SUPREME COURT OF ILLINOIS
506 N.E.2d 560, 115 Ill. 2d 347, 106 Ill. Dec. 760 1987.IL.88
Appeal from the Appellate Court for the First District; heard in that court on appeal from the Circuit Court of Cook County, the Hon. Marilyn R. Komosa, Judge, presiding.
JUSTICE GOLDENHERSH delivered the opinion of the court.
DECISION OF THE COURT DELIVERED BY THE HONORABLE JUDGE GOLDENHERSH
Plaintiff, Carlo Ferretti, filed this action in the circuit court of Cook County for administrative review of the decision of the Illinois Department of Labor Board of Review denying his claim for unemployment benefits. The circuit court affirmed the decision. On appeal, the appellate court reversed (137 Ill. App. 3d 246), and we allowed the petition for leave to appeal of the defendants, the Department of Labor (the Department), E. Allen Bernardi, Director, the Department of Labor Board of Review (the Board), and Diamond Technology Industries, Inc. (the employer) (103 Ill. 2d R. 315(a)).
On October 15, 1982, plaintiff was discharged by the employer from his position as a lathe operator, allegedly because of inadequate job performance. A claims adjudicator found plaintiff eligible for unemployment benefits, and plaintiff subsequently received weekly benefits of $171, to a total of $2,736. The employer appealed, and the local office of the Department issued a notice of reconsideration and appeal affirming the claims adjudicator's determination.
An unemployed individual shall be eligible to receive benefits with respect to any week only if the Director finds that:
C. He is able to work, and is available for work; provided that during the period in question he was actively seeking work." Ill. Rev. Stat. 1981, ch. 48, par. 420.
"Sec. 602. Discharge for misconduct -- Felony.
A. An individual shall be ineligible for benefits for the week in which he has been discharged for misconduct connected with his work and, thereafter, until he has become reemployed and has had earnings equal to or in excess of his current weekly benefit amount in each of four calendar weeks which are either for services in employment, or have been or will be reported pursuant to the provisions of the Federal Insurance Contributions Act by each employing unit for which such services are performed and which submits a statement certifying to that fact." (Ill. Rev. Stat. 1981, ch. 48, par. 432.)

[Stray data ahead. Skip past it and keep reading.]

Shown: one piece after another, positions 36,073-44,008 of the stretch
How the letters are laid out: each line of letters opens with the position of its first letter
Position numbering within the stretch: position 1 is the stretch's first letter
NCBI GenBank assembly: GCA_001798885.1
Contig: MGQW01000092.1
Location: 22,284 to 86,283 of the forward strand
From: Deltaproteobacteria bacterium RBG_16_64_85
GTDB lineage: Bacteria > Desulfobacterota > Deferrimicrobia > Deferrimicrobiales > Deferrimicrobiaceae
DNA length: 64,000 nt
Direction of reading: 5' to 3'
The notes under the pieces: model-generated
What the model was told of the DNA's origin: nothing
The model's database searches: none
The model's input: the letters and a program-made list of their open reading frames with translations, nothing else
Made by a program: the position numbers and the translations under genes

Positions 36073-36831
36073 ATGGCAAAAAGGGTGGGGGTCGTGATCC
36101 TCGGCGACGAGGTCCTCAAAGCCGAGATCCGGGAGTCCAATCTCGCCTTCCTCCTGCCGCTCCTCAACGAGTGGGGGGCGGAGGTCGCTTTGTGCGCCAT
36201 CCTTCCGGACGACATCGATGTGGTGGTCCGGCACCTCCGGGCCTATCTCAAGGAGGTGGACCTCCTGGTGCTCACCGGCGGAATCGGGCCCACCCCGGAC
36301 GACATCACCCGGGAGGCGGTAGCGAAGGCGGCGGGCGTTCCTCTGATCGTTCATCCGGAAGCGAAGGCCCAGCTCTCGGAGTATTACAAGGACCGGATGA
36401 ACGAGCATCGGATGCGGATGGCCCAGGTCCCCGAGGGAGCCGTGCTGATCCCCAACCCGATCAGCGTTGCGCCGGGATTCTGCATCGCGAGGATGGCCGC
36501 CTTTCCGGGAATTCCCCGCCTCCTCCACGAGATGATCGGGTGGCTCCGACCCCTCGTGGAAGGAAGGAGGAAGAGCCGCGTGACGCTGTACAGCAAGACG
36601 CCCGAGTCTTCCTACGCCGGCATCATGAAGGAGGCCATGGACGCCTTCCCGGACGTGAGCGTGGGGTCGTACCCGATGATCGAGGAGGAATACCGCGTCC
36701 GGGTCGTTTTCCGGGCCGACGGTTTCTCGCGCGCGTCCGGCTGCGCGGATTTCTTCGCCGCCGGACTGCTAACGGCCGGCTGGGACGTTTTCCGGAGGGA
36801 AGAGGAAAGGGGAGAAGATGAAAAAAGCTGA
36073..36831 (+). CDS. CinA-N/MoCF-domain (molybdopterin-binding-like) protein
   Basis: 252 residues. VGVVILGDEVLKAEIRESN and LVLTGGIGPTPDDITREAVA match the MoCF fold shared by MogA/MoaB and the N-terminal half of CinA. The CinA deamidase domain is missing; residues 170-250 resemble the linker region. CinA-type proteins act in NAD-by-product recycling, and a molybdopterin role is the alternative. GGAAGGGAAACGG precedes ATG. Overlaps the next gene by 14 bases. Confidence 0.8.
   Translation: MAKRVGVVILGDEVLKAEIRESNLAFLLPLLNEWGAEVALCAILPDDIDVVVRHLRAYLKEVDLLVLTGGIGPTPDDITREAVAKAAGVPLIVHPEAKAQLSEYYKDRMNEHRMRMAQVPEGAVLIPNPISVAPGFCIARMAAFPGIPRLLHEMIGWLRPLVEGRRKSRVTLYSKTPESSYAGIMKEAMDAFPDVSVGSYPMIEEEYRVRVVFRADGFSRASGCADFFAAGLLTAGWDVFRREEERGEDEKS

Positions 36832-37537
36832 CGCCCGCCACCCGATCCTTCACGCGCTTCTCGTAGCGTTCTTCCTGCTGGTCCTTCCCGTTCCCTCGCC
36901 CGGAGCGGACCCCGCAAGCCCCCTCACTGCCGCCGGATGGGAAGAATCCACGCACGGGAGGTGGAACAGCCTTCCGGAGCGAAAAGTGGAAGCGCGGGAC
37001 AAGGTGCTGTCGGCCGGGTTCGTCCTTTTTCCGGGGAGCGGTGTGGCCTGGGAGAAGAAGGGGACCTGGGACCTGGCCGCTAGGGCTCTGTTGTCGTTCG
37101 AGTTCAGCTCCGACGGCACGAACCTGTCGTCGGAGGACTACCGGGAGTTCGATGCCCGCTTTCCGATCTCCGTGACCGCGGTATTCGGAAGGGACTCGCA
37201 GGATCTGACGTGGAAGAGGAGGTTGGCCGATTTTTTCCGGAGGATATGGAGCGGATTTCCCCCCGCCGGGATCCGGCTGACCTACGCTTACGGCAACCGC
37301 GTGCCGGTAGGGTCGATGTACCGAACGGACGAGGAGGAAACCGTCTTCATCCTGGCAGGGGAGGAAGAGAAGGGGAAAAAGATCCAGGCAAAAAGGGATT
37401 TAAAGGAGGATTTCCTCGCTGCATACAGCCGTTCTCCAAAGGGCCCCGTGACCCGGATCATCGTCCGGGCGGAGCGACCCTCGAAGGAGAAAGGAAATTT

On appeal from the decision, a hearing referee for the Department reversed the decision of the claims adjudicator, holding that plaintiff was disqualified under section 602 from receiving benefits by reason of misconduct. The Board set aside the decision of the referee and remanded for a new hearing. The decision of the referee following the second hearing again reversed the determination of the claims adjudicator. The order of reversal was based on the referee's finding that plaintiff was ineligible because he did not "actively seek work" as required by section 500of the Act. (Ill. Rev. Stat. 1981, ch. 48, par. 420.) The order denying plaintiff's claim for benefits involved only the period of October 17, 1982, through October 30, 1982. Plaintiff then filed a claim for benefits for the weeks following October 30, 1982. The claims adjudicator, finding that plaintiff had not been "actively seeking work," denied plaintiff's claim for the period from October 31, 1982, through April 16, 1983. Plaintiff appealed to the Board of Review, and a hearing was held on October 25, 1983, at which the employer did not appear. The facts elicited at this hearing are undisputed, are adequately stated in the opinion of the appellate court, and will be summarized here only to the extent necessary to discuss the issues.
Plaintiff testified that he was ready, willing, and able to work, that the number of job opportunities was very limited, and that it was difficult to find painting jobs during the winter months. Plaintiff introduced two lists identifying 48 employers whom he had contacted during his job search. One list was on a form provided by the Department of Labor requesting all claimants to list: (1) the date of contact; (2) the name of the employer contacted; (3) the person contacted; (4) the method of contact; (5) the type of work sought; and (6) the results attained. Plaintiff completed one of these forms during the course of his job search, and it contained the names of 19 companies which plaintiff had contacted in person, by telephone, or by mail in response to help-wanted ads. The second list contained only brief descriptions of jobs about which plaintiff had inquired, and contained only the month (year omitted) and the names of companies or individuals contacted. This list was not prepared on the Department of Labor's form, and it omitted the date and year of contact, method of contact, type of work sought, and result attained. Plaintiff acknowledged that this list was prepared on the eve of the hearing pursuant to his attorney's advice, and because the list was compiled well after the claimed contacts, it was much less complete than the other list. He explained that he was not aware that he was required to list these informal, personal contacts. In May 1983, he formed his own house-painting business, terminating the period for which he has claimed benefits.
The Board affirmed the claims adjudicator's and hearing referee's denial of benefits. On administrative review the circuit court affirmed. On ...